[ aw-fuhn, of-uhn; awf-tuhn, of- ]
/ ˈɔ fən, ˈɒf ən; ˈɔf tən, ˈɒf- /
many times; frequently: He visits his parents as often as he can.
in many cases.
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Origin of often
1300–50; Middle English oftin, variant before vowels of ofte oft
SYNONYMS FOR often
1, 2. repeatedly, customarily. Often, frequently, generally, usually refer to experiences that are customary. Often and frequently may be used interchangeably in most cases, but often implies numerous repetitions and, sometimes, regularity of recurrence: We often go there; frequently suggests especially repetition at comparatively short intervals: It happens frequently. Generally refers to place and means universally: It is generally understood. He is generally liked; but it is often used as a colloquial substitute for usually. In this sense, generally, like usually, refers to time, and means in numerous instances. Generally, however, extends in range from the merely numerous to a majority of possible instances; whereas usually means practically always: The train is generally on time. We usually have hot summers.
Often was pronounced with a t -sound until the 17th century, when a pronunciation without the [t] /t/ came to predominate in the speech of the educated, in both North America and Great Britain, and the earlier pronunciation fell into disfavor. Common use of a spelling pronunciation has since restored the [t] /t/ for many speakers, and today [aw-fuhn] /ˈɔ fən/ and [awf-tuhn] /ˈɔf tən/ [or [of-uhn] /ˈɒf ən/ and [of-tuhn] /ˈɒf tən/ ] exist side by side. Although it is still sometimes criticized, often with a [t] /t/ is now so widely heard from educated speakers that it has become fully standard once again.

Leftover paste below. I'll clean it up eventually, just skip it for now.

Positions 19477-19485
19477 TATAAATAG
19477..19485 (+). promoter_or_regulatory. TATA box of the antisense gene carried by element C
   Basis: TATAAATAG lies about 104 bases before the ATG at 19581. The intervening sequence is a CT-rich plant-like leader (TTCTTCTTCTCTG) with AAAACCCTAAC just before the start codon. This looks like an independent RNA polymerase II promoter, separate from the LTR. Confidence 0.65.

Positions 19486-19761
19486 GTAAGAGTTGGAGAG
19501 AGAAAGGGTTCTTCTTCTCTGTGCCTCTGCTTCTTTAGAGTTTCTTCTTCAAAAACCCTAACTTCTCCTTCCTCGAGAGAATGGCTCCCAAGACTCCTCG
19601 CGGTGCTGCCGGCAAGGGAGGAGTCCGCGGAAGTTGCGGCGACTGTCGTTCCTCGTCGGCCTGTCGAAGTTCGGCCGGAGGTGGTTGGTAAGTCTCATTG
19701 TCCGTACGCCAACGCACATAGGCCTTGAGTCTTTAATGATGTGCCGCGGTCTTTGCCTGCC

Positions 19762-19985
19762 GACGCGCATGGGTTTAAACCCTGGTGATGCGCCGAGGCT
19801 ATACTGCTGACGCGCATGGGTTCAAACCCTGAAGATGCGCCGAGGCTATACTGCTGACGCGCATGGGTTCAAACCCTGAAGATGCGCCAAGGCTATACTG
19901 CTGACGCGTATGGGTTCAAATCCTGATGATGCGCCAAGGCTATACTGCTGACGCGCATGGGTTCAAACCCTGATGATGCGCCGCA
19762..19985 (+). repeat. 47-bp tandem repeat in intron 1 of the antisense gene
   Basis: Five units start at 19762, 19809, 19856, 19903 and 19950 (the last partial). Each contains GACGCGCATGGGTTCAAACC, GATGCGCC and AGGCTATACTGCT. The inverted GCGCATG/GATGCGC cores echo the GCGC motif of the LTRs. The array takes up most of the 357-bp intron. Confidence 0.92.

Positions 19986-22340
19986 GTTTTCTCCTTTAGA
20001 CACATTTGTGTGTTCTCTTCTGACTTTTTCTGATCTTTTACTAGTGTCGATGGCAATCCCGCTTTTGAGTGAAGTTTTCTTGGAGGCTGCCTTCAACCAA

Dictionary.com Unabridged Based on the Random House Unabridged Dictionary, © Random House, Inc. 2019
/ (ˈɒfən, ˈɒftən) /
frequently or repeatedly; much of the timeArchaic equivalents: oftentimes, ofttimes
as often as not quite frequently
every so often at intervals
more often than not in more than half the instances
archaic repeated; frequent
Word Origin for often
C14: variant of oft before vowels and h
Collins English Dictionary - Complete & Unabridged 2012 Digital Edition © William Collins Sons & Co. Ltd. 1979, 1986 © HarperCollins Publishers 1998, 2000, 2003, 2005, 2006, 2007, 2009, 2012
c.1300, extended form of oft, originally before vowels and h-, probably by influence of Middle English selden "seldom." In common use from 16c., replacing oft.
Online Etymology Dictionary, © 2010 Douglas Harper
see every now and then (so often); more often than not.
The American Heritage® Idioms Dictionary Copyright © 2002, 2001, 1995 by Houghton Mifflin Harcourt Publishing Company. Published by Houghton Mifflin Harcourt Publishing Company.